benefits-of-bees

25 Benefits of Bees That Ensure Our Survival

The tremendous work of bees often goes unnoticed. While a sudden buzzing beside your ear is indeed terrifying, when it comes to our yellow and black fuzzy friends, there’s lots to celebrate. 

Bees ensure our survival. Without them, we would be doomed. This article gives you a bee’s-eye view of the many, many benefits of these beautiful creatures. 

1. Bees Keep Your Flowers Alive

Bees buzz around in search of nectar and pollen. When they spot a sumptuous flower, they land. While doing this, they brush against the anther, which is coated in pollen.

When bees move to the next flower, the pollen from the last flower sticks to the stigma. This pollinates the plant, allowing it to produce seeds and reproduce. 

2. Bees Pollinate Crops!

Farmers need bees. Bees pollinate more than 66% of crop species worldwide. Pollination is necessary to produce many nuts, vegetables and fruit. We depend on bees to feed us, and farmers depend on them economically. 

3. They Ensure Plant Survival

Around 250,000 plant species rely on pollination. Without it, they would be unable to produce seeds. This would halt plant reproduction altogether.

honey-bees-pollinating-white-blossoms-of-a-pear-tree

4. Trees Desperately Need Bees

It’s not just the little plants that need bees’ attention – trees are desperate for some cross-pollination, too. 

If bees die out, forget about holly, horse chestnut and hawthorn trees; they’re toast! Say goodbye to juicy plums and pears and crunchy apples. These also need bees to produce fruit. 

5. Bees Improve Biodiversity

Bees pollinate all kinds of plants, from shrubs and common garden plants to wildflowers. Bees ensure that the plant population is varied and travels to all areas of the Earth.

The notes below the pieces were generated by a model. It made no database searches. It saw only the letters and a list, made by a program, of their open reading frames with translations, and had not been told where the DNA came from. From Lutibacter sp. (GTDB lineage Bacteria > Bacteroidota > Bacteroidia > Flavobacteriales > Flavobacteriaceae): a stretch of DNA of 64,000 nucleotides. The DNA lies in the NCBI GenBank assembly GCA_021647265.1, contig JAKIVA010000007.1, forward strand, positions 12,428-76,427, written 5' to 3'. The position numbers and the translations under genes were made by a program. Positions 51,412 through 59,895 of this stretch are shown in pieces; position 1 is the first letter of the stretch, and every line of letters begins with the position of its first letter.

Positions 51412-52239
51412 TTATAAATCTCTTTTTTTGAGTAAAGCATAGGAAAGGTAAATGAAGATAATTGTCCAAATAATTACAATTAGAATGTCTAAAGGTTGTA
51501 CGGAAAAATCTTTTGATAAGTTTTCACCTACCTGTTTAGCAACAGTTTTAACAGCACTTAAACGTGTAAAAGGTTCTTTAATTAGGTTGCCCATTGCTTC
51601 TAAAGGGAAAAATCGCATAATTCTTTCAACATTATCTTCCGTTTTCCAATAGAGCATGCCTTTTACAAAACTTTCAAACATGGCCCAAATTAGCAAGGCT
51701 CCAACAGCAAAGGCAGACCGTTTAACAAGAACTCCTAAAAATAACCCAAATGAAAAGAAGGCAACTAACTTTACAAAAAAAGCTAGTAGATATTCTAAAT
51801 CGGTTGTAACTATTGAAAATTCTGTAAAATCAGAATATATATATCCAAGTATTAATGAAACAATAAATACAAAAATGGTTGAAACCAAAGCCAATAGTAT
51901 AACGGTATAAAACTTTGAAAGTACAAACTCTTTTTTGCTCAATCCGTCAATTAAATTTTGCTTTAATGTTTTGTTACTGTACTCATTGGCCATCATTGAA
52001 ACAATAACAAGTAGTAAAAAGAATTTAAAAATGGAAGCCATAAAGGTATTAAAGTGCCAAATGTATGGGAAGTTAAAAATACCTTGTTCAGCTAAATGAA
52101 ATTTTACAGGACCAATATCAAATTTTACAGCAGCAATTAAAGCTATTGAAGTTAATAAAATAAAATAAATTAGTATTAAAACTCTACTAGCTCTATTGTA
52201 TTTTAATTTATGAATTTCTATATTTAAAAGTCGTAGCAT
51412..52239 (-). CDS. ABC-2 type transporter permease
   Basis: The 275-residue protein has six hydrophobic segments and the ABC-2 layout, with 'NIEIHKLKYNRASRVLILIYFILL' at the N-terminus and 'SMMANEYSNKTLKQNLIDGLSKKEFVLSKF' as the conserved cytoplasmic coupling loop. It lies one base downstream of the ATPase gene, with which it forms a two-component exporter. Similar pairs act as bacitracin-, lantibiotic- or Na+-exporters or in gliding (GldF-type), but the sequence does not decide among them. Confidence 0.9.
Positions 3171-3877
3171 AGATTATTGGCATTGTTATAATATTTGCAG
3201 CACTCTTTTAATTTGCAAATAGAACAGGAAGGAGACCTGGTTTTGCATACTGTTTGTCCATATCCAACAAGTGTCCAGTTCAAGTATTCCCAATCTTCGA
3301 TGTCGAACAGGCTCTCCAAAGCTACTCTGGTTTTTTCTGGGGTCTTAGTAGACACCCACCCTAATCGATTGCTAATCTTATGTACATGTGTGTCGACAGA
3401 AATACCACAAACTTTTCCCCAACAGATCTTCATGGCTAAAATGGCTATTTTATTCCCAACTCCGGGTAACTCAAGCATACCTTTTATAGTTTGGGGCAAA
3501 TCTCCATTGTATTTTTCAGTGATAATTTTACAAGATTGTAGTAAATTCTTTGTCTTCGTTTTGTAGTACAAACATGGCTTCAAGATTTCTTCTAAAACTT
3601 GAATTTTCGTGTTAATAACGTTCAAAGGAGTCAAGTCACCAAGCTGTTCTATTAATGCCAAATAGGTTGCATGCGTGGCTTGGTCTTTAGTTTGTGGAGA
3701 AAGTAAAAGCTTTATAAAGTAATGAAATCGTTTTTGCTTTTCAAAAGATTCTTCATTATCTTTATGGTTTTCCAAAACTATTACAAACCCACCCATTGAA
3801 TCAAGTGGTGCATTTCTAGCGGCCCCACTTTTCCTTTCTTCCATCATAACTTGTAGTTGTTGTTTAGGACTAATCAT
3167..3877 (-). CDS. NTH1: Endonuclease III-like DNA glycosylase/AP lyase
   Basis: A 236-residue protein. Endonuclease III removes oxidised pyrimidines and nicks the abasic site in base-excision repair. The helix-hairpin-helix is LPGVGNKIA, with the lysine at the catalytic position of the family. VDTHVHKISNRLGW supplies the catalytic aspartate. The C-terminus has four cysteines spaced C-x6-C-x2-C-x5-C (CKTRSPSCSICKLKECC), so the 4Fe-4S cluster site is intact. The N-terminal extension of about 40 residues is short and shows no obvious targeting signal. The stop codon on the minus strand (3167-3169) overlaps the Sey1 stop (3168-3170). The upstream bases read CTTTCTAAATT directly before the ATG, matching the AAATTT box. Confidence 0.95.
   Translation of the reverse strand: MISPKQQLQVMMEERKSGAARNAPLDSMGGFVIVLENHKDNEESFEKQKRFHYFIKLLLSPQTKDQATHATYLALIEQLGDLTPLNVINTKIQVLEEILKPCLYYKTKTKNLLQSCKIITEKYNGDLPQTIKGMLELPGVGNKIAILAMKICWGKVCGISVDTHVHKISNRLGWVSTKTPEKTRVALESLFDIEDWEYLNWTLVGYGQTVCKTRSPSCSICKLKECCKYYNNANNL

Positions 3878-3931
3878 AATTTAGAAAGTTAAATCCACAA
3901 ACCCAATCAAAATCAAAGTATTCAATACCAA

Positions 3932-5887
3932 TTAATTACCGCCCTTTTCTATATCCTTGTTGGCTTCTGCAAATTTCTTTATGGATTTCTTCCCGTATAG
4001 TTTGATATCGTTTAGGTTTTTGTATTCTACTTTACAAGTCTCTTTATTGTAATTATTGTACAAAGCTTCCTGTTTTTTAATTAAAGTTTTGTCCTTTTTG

6. Bees Are Fundamental for Food Webs

Yes, bees are essential for crop production. But what about food for other animals? Because bees pollinate such a variety of plants, they play a big hand in food production for animals and birds, too!

Without bees, birds wouldn’t have berries, and mammals wouldn’t have fruit and nuts. Cows would also struggle without a prime source of food, alfalfa. 

7. Solitary Bees Have Symbiotic Relationships with Plants

Certain bee species have naturally evolved to pollinate only one plant species. Likewise, these plants can only be pollinated by this specific bee species. Without these bees, the plants would quickly die out. 

8. Bees Produce Honey

honey

Here it is, the one you’ve been waiting for. The most commonly-known benefit of bees is honey. And we love honey! Honey is a natural sweetener that has innumerable health benefits. 

It’s not tainted with chemicals like most food products in supermarkets, it’s healthier than manufactured alternatives, and it’s downright delicious!

9. Bees are Ingrained in Our History

The consumption of honey goes way back in human history. Egyptian hieroglyphics relating to honey harvesting have been found. 

Bees were informed of important societal events in New England in the 19th century. This included deaths, births, marriages and long journeys. 

And beeswax has played a fundamental role in archaeological history, allowing us to identify different elements in organic residue. 

10. Honey Improves Your Health

Raw, unprocessed honey contains heaps of bee propolis, pollen, and antioxidants. It is antibacterial, helps to heal wounds, and reduces inflammation. 

The antioxidant properties of honey help to remove free radicals from your body, lowering oxidative stress and reducing the risk of multiple cancers and other health conditions. 

11. Beeswax Prevents Chapped Lips

honeycomb

Beeswax can be made from the honeycomb. The natural emulsifiers within beeswax moisturise the lips, making it a popular choice in lip balms. 

12. Beeswax Protects Cheese

It’s common to see cheese wrapped in a layer of beeswax. Beeswax prevents mould growth and also helps cheese keep its moisture. It’s 100% organic and biodegrades, which means no plastic waste!

13. Beeswax Keeps Your Furniture Shiny

Beeswax is a vital component of leather and wood polish. It gives furniture a natural-looking finish by forming a shiny coat over the top of the material. High-carbon paraffin within beeswax seals the wood, preventing sunlight and moisture damage. 

14. You Need Bees to Create Candles!

Beeswax candles have stood the test of time, dating back to the 6th century A.D. Even now, they’re still a popular choice in shops. Beeswax candles benefit from being 100% organic and chemical-free.